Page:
Billy Caldwell referred to new UK-wide epilepsy service
Co Tyrone epilepsy sufferer Billy Caldwell has been referred to a new UK-wide service for considering difficult cases.
Charlotte Caldwell has campaigned for a change in the law which would allow her son to access medicinal cannabis on prescription.
In November, the National Institute for Health and Care Excellence issued guidance on the use of such products for people with severe treatment-resistant epilepsy.
Great Ormond Street Hospital in London is hosting a new UK-wide clinical service to support paediatric neurologists considering prescribing cannabis-based medicines.
Ms Caldwell said: “Billy’s legal case initiated this new process to be set up. I am so proud of Billy.”
He has been referred to the Refractory Epilepsy Specialist Clinical Advisory Service.
It provides a forum for the discussion of difficult cases that have proven hard to treat.
Ms Caldwell has taken legal action in a bid to secure long-term access to the medication.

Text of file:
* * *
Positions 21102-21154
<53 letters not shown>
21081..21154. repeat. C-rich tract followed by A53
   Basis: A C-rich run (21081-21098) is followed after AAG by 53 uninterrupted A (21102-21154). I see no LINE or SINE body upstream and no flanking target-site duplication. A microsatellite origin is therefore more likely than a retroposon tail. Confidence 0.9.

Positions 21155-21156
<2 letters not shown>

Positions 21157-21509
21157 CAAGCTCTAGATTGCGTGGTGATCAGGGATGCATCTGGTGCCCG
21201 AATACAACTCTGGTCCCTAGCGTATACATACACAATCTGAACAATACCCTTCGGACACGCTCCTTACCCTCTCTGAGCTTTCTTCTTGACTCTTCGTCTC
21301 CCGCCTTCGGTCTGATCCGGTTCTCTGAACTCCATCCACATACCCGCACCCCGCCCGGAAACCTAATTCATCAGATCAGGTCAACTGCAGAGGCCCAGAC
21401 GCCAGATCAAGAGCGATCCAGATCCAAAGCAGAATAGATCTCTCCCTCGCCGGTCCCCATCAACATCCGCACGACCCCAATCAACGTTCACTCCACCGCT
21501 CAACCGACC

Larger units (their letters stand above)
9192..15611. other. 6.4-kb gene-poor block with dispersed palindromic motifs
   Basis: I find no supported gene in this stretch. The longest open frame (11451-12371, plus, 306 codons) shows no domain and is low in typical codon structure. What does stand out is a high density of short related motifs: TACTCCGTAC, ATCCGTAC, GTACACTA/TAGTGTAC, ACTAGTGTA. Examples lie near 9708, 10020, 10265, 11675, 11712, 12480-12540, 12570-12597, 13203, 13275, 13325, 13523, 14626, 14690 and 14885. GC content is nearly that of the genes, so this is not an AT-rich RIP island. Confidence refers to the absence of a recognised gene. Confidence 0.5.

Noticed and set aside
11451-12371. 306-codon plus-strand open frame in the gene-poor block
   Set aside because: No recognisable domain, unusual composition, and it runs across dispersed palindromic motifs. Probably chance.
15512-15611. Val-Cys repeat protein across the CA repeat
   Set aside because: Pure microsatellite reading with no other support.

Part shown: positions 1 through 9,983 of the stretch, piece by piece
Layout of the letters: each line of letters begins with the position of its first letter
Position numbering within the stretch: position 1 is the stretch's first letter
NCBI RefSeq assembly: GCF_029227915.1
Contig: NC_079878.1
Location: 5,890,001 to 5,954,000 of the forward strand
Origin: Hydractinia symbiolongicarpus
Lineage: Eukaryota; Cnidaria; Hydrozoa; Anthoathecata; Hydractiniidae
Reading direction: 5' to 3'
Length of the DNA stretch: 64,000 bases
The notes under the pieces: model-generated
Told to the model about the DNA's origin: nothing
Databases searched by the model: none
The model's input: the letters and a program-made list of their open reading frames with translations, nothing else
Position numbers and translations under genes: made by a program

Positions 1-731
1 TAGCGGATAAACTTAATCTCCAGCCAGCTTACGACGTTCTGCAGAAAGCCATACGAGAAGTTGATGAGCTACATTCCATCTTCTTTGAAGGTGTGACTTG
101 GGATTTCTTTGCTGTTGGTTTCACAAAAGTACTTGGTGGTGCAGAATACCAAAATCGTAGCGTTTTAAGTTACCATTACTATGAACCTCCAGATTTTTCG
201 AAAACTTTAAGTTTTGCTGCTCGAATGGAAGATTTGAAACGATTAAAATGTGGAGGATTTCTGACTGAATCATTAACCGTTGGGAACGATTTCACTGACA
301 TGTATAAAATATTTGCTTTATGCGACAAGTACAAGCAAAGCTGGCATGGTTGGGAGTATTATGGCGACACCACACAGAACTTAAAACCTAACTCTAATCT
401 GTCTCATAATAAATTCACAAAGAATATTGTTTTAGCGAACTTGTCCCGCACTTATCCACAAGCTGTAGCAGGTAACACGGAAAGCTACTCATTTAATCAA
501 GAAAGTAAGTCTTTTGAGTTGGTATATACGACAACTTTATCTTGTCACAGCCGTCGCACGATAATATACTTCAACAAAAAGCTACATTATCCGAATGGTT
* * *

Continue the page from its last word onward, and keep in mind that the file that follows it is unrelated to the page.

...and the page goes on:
Recently rules were relaxed to allow some cannabis-derived medicines to be prescribed to patients in the UK by specialist doctors in limited circumstances.
Despite the new guidelines access to the new treatment remains uncertain.
Ms Caldwell said: “This gives new hope to children like Billy.
“It is beyond valuable to me to know that as long as Billy gets his cannabis oil every day he will be safe.
“He won’t have a seizure. It feels like a safety blanket.”
Billy’s case hit the headlines after a batch of a banned cannabis-based drug used to treat him was confiscated from his mother at Heathrow Airport.
Billy was subsequently admitted to hospital after suffering seizures.
The child, from Castlederg, started the treatment in 2016 in the US, where medical marijuana is legal.
Ms Caldwell made the trip to Toronto and back with Billy to get a six-month supply to treat up to 100 seizures a day, but said border officials seized the oil.